The future of driverless cars is getting closer: Waymo (a subsidiary of Alpabet, owner of Google) has announced it has bought thousands of Chrysler mini vans and will launch autonomous ridesharing services in selected US cities next year.
So we are drawn to a recent story that takes a contrarian view to the usual narrative that autonomous vehicles will see a dramatic drop in car ownership rates. The arguments are around cost and convenience – cheaper vehicles will facilitate more purchases plus many of us will still prefer to have a vehicle on standby for spontaneous or quicker transport options: People living in rural areas, or those with very specific transport needs (eg toddler seats) who cannot be catered for in the simplistic A to B ‘commuter’ journey model provided by common ride share services.
We can add another reason people like to own cars – their choice of vehicle can be an intrinsic part of a person’s identity. Car ownership is often a rite of passage, a symbol of freedom and individuality. Throw in the explosion in car ownership in the China – the biggest market for most Western manufacturers – and forecasts about the future of the car look a lot less one way.
Predictions about the future with autonomous vehicles swerve wildly between utopian and dystopian scenarios: Increased use of shared vehicles v more cars crowding the streets: Reduced carbon emissions v more traffic + emissions: Multi-tasking car trips v longer commutes and increased urban sprawl.
But all of these discussions treat the issue as a destination that will be imposed on us – we will have no say in the path taken or what that future place will look like.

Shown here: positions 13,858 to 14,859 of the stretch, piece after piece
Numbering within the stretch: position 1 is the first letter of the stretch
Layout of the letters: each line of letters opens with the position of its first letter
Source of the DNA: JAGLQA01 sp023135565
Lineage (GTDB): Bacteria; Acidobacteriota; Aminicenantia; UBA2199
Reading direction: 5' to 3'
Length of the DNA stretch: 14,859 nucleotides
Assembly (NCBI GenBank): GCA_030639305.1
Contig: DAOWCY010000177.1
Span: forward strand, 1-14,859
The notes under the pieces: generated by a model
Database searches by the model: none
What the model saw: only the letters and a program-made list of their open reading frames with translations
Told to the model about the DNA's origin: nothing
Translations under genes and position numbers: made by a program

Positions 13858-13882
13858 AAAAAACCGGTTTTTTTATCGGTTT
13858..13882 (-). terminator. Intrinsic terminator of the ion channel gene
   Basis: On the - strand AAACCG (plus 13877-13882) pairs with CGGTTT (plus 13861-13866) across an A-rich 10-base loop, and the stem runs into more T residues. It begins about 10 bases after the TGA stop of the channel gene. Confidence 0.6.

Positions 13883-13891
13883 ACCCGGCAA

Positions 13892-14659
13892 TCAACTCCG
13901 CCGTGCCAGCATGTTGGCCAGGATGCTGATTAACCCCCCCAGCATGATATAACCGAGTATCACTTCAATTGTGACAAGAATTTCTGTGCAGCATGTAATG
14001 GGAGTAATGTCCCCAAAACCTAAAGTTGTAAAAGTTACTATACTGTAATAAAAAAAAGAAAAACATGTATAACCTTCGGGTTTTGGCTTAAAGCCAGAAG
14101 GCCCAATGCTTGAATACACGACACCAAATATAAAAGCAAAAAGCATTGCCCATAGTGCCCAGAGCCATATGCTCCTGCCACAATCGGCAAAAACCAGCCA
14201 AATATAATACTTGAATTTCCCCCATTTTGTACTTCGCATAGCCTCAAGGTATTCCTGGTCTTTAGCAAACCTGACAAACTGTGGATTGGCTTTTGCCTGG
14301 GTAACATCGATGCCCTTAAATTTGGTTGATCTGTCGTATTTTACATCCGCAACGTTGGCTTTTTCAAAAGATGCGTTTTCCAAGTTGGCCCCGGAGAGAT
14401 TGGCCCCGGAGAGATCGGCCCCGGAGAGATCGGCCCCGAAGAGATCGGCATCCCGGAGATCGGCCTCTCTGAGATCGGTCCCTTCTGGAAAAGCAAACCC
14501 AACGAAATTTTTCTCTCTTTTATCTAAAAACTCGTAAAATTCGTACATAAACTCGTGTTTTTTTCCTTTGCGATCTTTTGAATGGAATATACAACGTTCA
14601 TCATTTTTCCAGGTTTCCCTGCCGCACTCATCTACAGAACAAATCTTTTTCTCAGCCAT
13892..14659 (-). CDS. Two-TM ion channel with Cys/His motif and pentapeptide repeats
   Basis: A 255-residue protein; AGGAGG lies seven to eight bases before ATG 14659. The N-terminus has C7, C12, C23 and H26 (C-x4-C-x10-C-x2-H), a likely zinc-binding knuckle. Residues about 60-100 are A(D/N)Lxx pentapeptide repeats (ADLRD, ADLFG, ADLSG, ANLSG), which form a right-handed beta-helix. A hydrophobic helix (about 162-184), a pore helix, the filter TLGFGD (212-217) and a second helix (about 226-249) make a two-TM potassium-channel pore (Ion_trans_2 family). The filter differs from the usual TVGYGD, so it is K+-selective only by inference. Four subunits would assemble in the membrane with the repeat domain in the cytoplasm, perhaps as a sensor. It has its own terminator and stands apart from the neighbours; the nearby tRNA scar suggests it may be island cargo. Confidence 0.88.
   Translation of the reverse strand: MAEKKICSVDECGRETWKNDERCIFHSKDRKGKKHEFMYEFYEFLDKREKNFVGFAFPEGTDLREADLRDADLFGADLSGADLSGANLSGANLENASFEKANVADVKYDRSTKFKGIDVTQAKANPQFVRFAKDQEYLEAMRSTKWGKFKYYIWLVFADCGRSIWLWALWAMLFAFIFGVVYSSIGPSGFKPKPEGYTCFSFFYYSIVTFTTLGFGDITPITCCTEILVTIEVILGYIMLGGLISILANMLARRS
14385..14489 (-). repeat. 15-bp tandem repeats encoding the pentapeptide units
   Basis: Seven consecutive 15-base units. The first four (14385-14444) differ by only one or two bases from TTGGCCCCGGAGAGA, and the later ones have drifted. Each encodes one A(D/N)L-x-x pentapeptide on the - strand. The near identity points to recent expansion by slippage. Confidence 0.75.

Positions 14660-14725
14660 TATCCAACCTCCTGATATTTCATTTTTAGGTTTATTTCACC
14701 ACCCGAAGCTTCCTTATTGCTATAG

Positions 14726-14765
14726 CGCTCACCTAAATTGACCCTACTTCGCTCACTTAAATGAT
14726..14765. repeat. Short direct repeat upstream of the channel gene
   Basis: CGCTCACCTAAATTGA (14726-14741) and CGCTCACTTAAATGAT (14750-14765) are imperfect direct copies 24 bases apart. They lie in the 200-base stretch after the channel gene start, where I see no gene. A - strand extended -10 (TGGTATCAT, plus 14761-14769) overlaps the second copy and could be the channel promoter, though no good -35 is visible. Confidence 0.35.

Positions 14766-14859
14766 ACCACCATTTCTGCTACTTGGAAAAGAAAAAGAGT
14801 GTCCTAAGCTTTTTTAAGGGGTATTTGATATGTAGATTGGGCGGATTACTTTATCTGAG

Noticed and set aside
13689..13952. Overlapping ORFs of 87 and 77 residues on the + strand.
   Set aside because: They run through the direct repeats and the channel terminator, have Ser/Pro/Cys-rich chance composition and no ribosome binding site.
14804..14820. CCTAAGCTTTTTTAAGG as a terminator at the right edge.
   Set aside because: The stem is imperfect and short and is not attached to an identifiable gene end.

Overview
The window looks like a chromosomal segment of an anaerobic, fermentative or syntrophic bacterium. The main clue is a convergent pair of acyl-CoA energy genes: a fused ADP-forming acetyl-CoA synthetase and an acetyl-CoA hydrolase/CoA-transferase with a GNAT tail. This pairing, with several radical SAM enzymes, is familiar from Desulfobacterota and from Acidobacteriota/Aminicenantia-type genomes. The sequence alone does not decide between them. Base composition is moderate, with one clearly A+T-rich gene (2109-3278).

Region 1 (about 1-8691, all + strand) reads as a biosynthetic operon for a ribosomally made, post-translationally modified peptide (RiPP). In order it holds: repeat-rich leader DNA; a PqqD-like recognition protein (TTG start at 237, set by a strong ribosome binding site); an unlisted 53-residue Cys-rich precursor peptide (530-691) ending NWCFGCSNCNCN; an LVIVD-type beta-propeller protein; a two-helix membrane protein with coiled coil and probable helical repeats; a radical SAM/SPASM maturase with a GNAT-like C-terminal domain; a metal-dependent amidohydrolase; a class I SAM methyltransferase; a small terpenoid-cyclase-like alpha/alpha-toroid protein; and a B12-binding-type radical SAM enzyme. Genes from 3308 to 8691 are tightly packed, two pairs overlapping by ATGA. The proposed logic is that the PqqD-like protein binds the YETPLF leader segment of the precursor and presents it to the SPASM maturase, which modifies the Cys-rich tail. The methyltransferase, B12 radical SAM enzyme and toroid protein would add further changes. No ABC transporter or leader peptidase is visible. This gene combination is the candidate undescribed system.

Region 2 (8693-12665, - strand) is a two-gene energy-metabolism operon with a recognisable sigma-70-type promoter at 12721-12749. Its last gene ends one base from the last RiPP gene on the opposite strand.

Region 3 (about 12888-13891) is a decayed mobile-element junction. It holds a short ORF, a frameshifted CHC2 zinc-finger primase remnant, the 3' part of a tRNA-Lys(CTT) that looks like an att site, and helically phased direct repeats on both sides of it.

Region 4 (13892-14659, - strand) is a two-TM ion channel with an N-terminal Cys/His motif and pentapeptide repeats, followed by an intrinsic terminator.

Rather, we need to put ourselves in the driver’s seat and start making decisions about how we achieve this future. This is not merely a call for a ‘product’ description, but: What values matter to us? What qualities do we want to experience? A starting point is to look at the lived experience of people and examine what role cars and transport play in our lives.
The Digital Disruptive Research Group at the University of Sydney has analysed disruptive episodes in other industries and found that changes can bring about a fundamental realignment in not only what is considered important in a product but what even counts as “the industry.”
The shift from CDs to streaming services in the music industry not only produced a different business model but bought about a fundamentally different understanding of what is important about the product. Convenience and accessibility usurped sound quality and durability of storage. Music lovers were no longer concerned about owning CDs but were more interested in being able to access all the music in the world. And while this outcome seems inevitable now, disruptive change by definition is never just an extrapolation of trends that are already evident to actors in the industry. Hence studying a phenomenon is very difficult to do with our traditional ways of examining the future.
The number of uncertainties around the future of autonomous vehicles are so numerous, rather than trying to predict how they might play out we would be better served by asking ‘what do we want to achieve?’ and seek to influence the discussion in order to reach our desired outcome.
A good start would be demanding better experimentation besides tossing a handful of autonomous taxis into downtown San Francisco. Matthew Beck from the Institute of Transport Logistic Studies at the University of Sydney has proposed turning a small rural community – say here in NSW – into a fully autonomous town. Let’s see what happens when you introduce technologies into everyday people’s lives. Companies could be offered incentives to participate, legislation could be put in place – that’s a given. What’s exciting would be the opportunity to problem solve over a period of time in a holistic way that accounts for the linkages between the disruption feature (ie autonomous vehicles) and the way that plays into the wider fabric of everyday life.
Studying actual changes to people’s everyday practices – drivers, passengers, pedestrians, by standers – could offer insights and opinions based on real life experiences of a possible shared future.